Everson Laboratory


Health Research Center

General Interests

Physiology, Endocrinology, Metabolism

View Carol Everson, PhD Bio
Carol Everson Laboratory

Research Areas

Intervening in mild traumatic brain injury to improve outcomes. Our laboratory is investigating practical interventions that may be implemented in the field to improve outcomes after mild traumatic brain injury (mTBI). Each intervention under study – sleep augmentation, sleep restriction, caffeine, and sedation – is known to profoundly affect cerebral blood flow and metabolism, which are integral to injury sequelae. These interventions are being evaluated for changes to the extent and course of brain injury (i.e., local coherence of brain neural activity, functional brain connectivity, and microstructural disturbances) and for changes to hormonal and behavioral co-morbidities in mTBI. The results will provide basic proof of concept for practical and low-cost means to improve mTBI outcomes during acute and subacute postinjury intervals.

This initiative is supported by a grant awarded by the U.S. Army Medical Research & Development Command, Department of Defense. Collaborators include Drs. Brian Stemper and Matthew Budde, Department of Neurosurgery; Dr. Aniko Szabo, Institute for Health and Equity; and Dr. Thomas Hammeke (retired), Department of Psychiatry and Behavioral Medicine.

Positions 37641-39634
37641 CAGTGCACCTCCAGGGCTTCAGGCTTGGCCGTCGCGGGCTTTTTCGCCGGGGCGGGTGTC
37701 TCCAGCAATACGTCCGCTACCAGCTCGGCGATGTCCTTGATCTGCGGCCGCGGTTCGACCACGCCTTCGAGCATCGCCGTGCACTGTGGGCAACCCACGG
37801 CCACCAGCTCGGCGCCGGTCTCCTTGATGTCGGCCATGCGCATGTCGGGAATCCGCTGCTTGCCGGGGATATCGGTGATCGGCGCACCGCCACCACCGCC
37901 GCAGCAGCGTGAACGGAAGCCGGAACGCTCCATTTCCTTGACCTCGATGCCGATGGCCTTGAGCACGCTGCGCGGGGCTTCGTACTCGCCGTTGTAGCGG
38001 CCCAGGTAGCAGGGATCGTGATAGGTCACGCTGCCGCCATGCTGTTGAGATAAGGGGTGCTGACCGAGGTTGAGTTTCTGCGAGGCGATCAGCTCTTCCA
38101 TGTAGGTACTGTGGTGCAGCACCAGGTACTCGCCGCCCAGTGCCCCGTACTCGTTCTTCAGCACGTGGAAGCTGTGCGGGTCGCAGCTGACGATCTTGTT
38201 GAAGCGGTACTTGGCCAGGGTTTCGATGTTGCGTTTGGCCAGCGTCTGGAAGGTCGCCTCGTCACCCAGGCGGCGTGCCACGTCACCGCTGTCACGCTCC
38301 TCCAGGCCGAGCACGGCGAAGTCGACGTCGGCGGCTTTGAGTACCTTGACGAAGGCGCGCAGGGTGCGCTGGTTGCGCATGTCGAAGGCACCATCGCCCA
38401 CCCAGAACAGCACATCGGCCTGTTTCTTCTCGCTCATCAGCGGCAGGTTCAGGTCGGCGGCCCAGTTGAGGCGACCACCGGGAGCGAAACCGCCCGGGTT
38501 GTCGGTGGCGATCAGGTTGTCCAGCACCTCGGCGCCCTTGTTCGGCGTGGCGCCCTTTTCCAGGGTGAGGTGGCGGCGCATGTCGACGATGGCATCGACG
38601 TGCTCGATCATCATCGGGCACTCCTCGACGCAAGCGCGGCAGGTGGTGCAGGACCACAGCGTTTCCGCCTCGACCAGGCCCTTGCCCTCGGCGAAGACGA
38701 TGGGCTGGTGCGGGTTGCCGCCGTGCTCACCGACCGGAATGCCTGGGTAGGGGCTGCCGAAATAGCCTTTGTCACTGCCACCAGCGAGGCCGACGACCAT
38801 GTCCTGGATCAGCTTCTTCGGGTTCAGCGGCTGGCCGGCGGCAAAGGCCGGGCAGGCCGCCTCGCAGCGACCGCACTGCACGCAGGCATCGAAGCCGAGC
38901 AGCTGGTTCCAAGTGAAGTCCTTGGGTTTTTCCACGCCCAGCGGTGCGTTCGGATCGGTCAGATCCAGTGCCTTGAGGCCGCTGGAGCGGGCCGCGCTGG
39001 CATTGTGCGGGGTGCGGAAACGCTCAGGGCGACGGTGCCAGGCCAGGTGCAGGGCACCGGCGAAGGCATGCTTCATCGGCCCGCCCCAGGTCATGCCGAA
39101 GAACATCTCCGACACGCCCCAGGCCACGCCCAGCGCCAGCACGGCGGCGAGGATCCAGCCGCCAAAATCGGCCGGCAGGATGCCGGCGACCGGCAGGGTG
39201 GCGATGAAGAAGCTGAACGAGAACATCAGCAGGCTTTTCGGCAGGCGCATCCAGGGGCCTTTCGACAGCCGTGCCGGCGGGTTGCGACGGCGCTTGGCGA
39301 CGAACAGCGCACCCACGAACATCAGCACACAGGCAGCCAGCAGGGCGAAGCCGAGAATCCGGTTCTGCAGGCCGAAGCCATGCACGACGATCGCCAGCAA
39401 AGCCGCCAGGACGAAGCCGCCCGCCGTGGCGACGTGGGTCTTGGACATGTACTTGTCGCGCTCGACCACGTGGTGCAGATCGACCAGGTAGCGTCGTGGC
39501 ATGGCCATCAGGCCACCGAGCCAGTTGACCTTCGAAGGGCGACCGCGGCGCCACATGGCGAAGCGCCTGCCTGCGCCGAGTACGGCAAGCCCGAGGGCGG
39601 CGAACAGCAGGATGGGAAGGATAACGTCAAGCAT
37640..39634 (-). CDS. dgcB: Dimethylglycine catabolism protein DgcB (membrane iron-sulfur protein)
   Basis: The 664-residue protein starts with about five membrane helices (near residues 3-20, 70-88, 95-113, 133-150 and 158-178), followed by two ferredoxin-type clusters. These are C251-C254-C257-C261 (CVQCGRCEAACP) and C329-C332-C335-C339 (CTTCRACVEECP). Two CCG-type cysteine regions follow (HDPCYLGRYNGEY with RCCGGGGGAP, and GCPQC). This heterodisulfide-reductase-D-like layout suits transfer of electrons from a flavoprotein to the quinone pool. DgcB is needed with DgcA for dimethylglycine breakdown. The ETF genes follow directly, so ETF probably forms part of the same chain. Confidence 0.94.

Deconstructing sleep disruption as a major risk factor for relapse in opioid use. The threat of relapse to opioid use is severe and unrelenting: 40-60% of individuals who misuse or become addicted to opioids relapse weeks or months after opioid withdrawal. Profound sleep disturbances during abstinence have long been suspected of perpetuating vulnerability to relapse. Our laboratory has shown that persistent sleep disruption dysregulates the hypothalamic-pituitary-adrenal (HPA) axis—a likely biological basis of vulnerability. Therefore, we are interrogating the HPA axis to isolate the mechanism that may be maintained in a dysregulated state by persistent sleep restriction during opioid abstinence. Furthermore, two clinically relevant approaches to situations where too little or too much HPA-axis output is suspected will be tested for treatment efficacy. The functional outcome measure will be the degree of mitigation of opioid drug seeking. Characterization of vulnerable phenotypes will include stress-induced changes glucocorticoids, pain sensitivity, and responses to novel environments which may predict vulnerability.

This is a multi-principal investigator project with Dr. Everson, Dr. Christopher Olsen, Department of Pharmacology & Toxicology and Dr. Hershel Raff, Departments of Medicine, Physiology and Surgery. Collaborating scientists include Dr. Aniko Szabo in the Institute for Health and Equity and Dr. Cheryl Stucky in the Department of Cell Biology, Neurobiology & Anatomy. This project is supported by a grant award from the National Institutes of Health HEAL (Helping to End Addiction Long-Term) Initiative.

Dr. Carol Everson and team working in lab

Rachel Jackson performing experiment in Dr. Carol Everson lab

Recent Publications